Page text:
Some while ago I enumerated my privileges elsewhere.
There are all the usual obvious ones:
- Within the range of medically-healthy body weight and height
- Of comfortable material means
I realize I have other privileges that are not often enumerated.
For example, my childhood was:
- … in a physically safe place, without war, pollution or (much) violent crime
- … at a time and in a place where educational opportunities were widely available
- … in a powerful, rich nation that dominates global culture
- … in a home with two married parents, who were:
- … stably employed
- … without substance addictions
- … careful with money
- … fair in their discipline habits
- … generous with praise, love, and basic material attention
- … parsimonious with toys and gegaws that would spoil me
- I speak English, natively
- … with an accent and idiom that “sounds like TV”
- … which is the predominant language in my community
- … and the accepted mode of speech among my international peers
- I had a largish extended family in near geographic proximity.
- I come from a time and place where destructive behaviors were socially unacceptable.
- I’m married, uncontroversially (i.e. to a woman). This is important, for men. Married men get mulligans that single men, particularly single young men don’t. We are assumed to be “safe,” where young men are not.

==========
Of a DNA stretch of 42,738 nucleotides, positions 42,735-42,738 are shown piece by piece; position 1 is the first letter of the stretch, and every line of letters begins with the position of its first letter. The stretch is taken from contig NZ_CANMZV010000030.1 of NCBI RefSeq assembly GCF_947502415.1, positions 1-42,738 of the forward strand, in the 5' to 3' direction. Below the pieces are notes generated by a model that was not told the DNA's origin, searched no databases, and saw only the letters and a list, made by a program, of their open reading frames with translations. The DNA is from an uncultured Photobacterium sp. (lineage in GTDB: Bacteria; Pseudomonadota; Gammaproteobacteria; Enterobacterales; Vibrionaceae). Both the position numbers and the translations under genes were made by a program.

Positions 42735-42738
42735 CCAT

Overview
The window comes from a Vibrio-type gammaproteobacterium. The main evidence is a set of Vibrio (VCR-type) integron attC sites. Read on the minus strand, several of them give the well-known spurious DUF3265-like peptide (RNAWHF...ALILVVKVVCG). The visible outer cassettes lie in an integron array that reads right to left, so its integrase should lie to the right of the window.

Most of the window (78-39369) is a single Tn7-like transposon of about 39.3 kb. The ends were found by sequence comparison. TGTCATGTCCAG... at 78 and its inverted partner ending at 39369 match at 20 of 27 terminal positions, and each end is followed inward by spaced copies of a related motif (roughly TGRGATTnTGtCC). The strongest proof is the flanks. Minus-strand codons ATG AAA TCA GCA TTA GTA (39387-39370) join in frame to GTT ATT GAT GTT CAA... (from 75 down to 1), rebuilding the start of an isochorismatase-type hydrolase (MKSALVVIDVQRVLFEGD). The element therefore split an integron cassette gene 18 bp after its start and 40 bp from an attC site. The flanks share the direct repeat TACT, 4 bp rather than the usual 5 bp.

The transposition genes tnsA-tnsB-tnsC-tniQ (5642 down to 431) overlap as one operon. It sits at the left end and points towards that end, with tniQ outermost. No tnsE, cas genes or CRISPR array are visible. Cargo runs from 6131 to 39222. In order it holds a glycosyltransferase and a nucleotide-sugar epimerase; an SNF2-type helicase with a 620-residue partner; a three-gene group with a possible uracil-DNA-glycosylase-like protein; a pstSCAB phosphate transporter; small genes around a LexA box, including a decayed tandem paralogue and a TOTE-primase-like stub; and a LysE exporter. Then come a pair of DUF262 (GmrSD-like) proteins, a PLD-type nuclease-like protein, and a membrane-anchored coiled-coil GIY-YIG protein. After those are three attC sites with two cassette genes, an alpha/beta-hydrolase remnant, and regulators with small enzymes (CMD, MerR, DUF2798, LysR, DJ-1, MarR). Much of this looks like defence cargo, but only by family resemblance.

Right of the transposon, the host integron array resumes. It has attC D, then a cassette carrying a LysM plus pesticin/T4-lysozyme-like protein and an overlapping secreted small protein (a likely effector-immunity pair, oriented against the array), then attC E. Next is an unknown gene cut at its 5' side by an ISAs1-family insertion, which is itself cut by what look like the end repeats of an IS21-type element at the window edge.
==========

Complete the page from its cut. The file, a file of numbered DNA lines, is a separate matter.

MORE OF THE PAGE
I (like most people) often forget these non-demographic privileges. The “normal” of my life maps closely to normative behavior as we receive it in the culture, popular or otherwise. It isn’t just that I’m white/straight/male/cis/able … it’s that I grew up with a wide net of material and emotional support. I occasionally need to remind myself of this, for example in a conversation with another white/straight/male/cis/able dude who’s working out his father issues. I don’t have father issues because my dad was there and he never beat me and he took me on nature walks and is a great dad all around.
These privileges color a lot of my emotional temperment. I can afford to be the Zen Guy With Perspective when a work confrontation won’t trigger unresolved childhood abandonment issues.
I am not a believer in luck or providence. I believe the universe is random and uncaring, and that good things flow solely from our efforts, collectively, to create them. I am the happy and largely unacknowledged recipient of many good things.